On the first day of U.S. treasury secretary Timothy Geithner's visit to China, the Beijing-based Global Times published a survey of 23 famous Chinese economists on Sunday, saying that the majority of them deemed the vast holding of U.S. bonds "risky."
Among the 23 experts polled, 17 said they believed that U.S. equities pose great risks to China's economy.
Geithner will begin his first visit to Beijing as US treasury secretary in an attempt to assure the U.S.' biggest creditor that its large holding of purchased US bonds is safe.
The visit also highlights Geithner's comments made earlier this year alleging that China has manipulated its currency.
Li Wei, an expert with the Institute of Ministry of Commerce, and Tian Yun, a scholar at the China Macro Economics Institute, expressed concerns over the risks, saying that the United States may export its deepening crisis to China "by printing U.S. dollar notes uncontrollably."
But five other experts, including Yi Xianrong, a researcher at the financial research center of the Chinese Academy of Social Sciences (CASS), and Mei Jun, deputy director of the Finance and Securities Institute at Renmin University of China, said they don't believe U.S. equities pose "great risks" to the country's economy.
They said compared with other investment, the investment in U.S. notes are less risky as the U.S. is still the engine of the world economy.
Hu Zhihao, a scholar of the Finance Institute of CASS, said the way China holds U.S. equities poses the risk as almost all the foreign reserves are in the hands of the government, which cannot be sustained and will have to change gradually.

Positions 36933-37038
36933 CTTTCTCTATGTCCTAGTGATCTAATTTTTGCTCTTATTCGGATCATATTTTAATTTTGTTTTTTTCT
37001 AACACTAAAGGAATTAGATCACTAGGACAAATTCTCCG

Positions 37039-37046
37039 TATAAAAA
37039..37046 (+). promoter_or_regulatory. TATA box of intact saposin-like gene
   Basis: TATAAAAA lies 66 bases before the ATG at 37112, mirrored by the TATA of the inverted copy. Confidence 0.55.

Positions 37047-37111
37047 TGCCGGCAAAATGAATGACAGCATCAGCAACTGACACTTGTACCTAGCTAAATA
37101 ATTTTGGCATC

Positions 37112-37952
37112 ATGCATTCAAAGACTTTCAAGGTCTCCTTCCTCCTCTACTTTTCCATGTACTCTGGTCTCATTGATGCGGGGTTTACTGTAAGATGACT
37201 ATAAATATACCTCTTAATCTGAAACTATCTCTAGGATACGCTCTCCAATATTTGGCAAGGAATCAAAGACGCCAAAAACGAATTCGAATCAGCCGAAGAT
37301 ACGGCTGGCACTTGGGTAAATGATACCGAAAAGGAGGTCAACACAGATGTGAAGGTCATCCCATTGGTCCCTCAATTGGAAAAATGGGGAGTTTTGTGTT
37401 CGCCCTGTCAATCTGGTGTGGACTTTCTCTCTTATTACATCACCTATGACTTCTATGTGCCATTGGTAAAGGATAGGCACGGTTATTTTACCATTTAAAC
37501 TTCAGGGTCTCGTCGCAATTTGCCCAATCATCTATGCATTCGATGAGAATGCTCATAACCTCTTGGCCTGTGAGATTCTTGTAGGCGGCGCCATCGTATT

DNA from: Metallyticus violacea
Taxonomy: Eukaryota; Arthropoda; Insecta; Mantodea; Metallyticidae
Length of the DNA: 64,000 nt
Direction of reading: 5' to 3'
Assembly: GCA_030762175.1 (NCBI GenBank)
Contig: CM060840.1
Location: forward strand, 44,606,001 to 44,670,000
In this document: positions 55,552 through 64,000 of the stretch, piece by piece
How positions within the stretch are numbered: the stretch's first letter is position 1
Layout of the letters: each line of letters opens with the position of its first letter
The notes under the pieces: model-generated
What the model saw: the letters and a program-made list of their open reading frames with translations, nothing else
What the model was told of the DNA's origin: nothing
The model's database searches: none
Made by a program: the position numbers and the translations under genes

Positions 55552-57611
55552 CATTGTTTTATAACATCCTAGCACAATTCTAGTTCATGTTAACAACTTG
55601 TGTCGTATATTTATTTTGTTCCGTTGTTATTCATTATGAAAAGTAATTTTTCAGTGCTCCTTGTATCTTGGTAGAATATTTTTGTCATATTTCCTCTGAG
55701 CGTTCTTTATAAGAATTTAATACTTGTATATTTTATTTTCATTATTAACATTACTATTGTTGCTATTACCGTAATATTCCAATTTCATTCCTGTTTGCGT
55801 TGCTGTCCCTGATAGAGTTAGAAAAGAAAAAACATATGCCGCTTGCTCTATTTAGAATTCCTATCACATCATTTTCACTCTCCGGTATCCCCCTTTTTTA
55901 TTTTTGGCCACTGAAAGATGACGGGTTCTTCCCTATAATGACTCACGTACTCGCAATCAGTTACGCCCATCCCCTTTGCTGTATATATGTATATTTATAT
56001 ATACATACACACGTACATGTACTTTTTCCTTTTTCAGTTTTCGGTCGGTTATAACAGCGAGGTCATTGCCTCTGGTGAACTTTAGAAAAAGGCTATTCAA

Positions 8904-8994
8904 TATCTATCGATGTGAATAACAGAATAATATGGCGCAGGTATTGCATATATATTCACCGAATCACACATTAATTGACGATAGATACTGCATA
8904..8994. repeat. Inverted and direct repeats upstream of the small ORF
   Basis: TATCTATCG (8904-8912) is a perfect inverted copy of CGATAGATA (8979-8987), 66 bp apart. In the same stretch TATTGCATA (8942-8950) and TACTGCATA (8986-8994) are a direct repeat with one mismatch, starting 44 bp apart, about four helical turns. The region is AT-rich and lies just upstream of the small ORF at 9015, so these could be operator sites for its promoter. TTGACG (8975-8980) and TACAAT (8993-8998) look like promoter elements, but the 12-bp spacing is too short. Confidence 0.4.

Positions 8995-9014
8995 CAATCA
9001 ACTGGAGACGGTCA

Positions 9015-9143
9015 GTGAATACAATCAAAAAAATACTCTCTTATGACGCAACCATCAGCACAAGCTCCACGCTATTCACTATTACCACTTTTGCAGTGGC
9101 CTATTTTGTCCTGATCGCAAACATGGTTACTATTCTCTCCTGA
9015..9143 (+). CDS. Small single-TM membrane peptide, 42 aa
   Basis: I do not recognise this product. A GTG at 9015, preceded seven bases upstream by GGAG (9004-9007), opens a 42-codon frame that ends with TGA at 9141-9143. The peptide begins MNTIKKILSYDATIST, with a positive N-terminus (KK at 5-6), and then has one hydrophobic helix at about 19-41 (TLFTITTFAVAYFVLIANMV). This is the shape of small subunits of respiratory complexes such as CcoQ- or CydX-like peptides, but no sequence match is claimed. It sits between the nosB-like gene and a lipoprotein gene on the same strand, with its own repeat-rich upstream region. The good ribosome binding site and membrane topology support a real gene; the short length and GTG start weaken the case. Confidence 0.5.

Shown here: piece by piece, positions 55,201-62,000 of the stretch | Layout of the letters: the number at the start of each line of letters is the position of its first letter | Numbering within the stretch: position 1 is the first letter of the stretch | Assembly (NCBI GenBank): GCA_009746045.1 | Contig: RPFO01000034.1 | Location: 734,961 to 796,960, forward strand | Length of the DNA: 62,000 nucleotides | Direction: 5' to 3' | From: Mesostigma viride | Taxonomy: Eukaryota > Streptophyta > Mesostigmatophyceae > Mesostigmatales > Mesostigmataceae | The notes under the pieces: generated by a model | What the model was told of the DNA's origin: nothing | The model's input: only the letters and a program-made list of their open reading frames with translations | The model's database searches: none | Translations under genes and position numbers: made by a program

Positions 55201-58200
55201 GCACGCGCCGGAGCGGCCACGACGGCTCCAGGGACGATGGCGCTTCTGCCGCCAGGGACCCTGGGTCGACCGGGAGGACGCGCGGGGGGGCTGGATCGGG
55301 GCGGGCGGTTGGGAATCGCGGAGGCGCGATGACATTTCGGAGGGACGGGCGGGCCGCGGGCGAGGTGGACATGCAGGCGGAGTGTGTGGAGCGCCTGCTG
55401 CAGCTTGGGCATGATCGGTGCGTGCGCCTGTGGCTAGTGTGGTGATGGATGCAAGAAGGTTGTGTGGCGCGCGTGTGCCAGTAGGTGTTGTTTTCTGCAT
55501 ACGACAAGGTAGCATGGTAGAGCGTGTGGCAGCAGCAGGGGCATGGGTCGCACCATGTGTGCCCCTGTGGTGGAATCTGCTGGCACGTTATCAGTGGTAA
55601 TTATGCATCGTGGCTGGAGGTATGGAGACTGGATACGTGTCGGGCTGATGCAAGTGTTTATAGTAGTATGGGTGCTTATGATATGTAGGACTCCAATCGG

Knowing the potential risks, 15 of the interviewed economists said they were against the idea to quickly offload China's possession of U.S. debt as a means to strengthen the country's financial stability and decrease Beijing's vulnerability to the already ailing world economy.
Song Fengming, director of the Department of Finance in the School of Economics and Management at Tsinghua University, said China has no better option but to buy U.S. Treasury bonds, while other options, such as the Japanese Yen and British pound, are volatile and soft.
Other experts held China should offload the U.S. debt.
Zhou Shijian, senior research fellow of the Center for U.S.-China Relations at Tsinghua University, said the vast holding of U.S. equities can be very dangerous as the Americans are not going "to reduce the speed of printing dollars."
On finding a way out, most experts said China ought to expand its investment on tangible and strategic materials such as grain, energy and mineral resources, and intangible assets such as equities and bonds.
They also believed that Chinese enterprises should conduct overseas mergers and acquisitions, while increasing exports of high technology.
Li Defeng, a professor of the School of Finance at the Central University of Finance and Economics, said China should reform its existing economic growth pattern and rely on expanding domestic demand.
He Weiwen, a director of the American Economic Association of China, said China's neighboring countries, especially in East Asia, can serve as its new investment destination.